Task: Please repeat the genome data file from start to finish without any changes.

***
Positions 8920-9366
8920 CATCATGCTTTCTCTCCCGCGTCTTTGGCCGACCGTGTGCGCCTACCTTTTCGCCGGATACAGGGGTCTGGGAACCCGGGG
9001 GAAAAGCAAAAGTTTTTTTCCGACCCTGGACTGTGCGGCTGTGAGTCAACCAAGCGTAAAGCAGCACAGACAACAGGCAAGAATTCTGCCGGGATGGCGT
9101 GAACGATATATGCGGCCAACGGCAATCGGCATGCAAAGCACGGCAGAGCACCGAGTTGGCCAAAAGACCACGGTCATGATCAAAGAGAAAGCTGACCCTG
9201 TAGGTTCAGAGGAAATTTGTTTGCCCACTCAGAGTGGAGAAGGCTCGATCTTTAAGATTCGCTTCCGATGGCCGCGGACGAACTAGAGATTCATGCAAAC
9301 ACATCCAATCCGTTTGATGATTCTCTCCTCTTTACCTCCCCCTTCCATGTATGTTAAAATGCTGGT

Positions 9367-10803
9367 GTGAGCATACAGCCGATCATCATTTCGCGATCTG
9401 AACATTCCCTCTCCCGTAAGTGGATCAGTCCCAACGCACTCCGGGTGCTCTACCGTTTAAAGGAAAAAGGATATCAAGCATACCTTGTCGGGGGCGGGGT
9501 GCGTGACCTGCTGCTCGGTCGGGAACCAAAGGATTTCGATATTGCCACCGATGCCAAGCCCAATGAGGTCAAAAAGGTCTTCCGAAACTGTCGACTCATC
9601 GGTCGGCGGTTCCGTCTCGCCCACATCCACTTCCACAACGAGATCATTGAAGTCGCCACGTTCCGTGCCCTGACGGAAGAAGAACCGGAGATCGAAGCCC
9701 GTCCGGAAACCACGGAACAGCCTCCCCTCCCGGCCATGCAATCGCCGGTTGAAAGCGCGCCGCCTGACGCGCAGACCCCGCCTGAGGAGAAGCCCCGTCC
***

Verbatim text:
Positions 8920-9366
8920 CATCATGCTTTCTCTCCCGCGTCTTTGGCCGACCGTGTGCGCCTACCTTTTCGCCGGATACAGGGGTCTGGGAACCCGGGG
9001 GAAAAGCAAAAGTTTTTTTCCGACCCTGGACTGTGCGGCTGTGAGTCAACCAAGCGTAAAGCAGCACAGACAACAGGCAAGAATTCTGCCGGGATGGCGT
9101 GAACGATATATGCGGCCAACGGCAATCGGCATGCAAAGCACGGCAGAGCACCGAGTTGGCCAAAAGACCACGGTCATGATCAAAGAGAAAGCTGACCCTG
9201 TAGGTTCAGAGGAAATTTGTTTGCCCACTCAGAGTGGAGAAGGCTCGATCTTTAAGATTCGCTTCCGATGGCCGCGGACGAACTAGAGATTCATGCAAAC
9301 ACATCCAATCCGTTTGATGATTCTCTCCTCTTTACCTCCCCCTTCCATGTATGTTAAAATGCTGGT

Positions 9367-10803
9367 GTGAGCATACAGCCGATCATCATTTCGCGATCTG
9401 AACATTCCCTCTCCCGTAAGTGGATCAGTCCCAACGCACTCCGGGTGCTCTACCGTTTAAAGGAAAAAGGATATCAAGCATACCTTGTCGGGGGCGGGGT
9501 GCGTGACCTGCTGCTCGGTCGGGAACCAAAGGATTTCGATATTGCCACCGATGCCAAGCCCAATGAGGTCAAAAAGGTCTTCCGAAACTGTCGACTCATC
9601 GGTCGGCGGTTCCGTCTCGCCCACATCCACTTCCACAACGAGATCATTGAAGTCGCCACGTTCCGTGCCCTGACGGAAGAAGAACCGGAGATCGAAGCCC
9701 GTCCGGAAACCACGGAACAGCCTCCCCTCCCGGCCATGCAATCGCCGGTTGAAAGCGCGCCGCCTGACGCGCAGACCCCGCCTGAGGAGAAGCCCCGTCC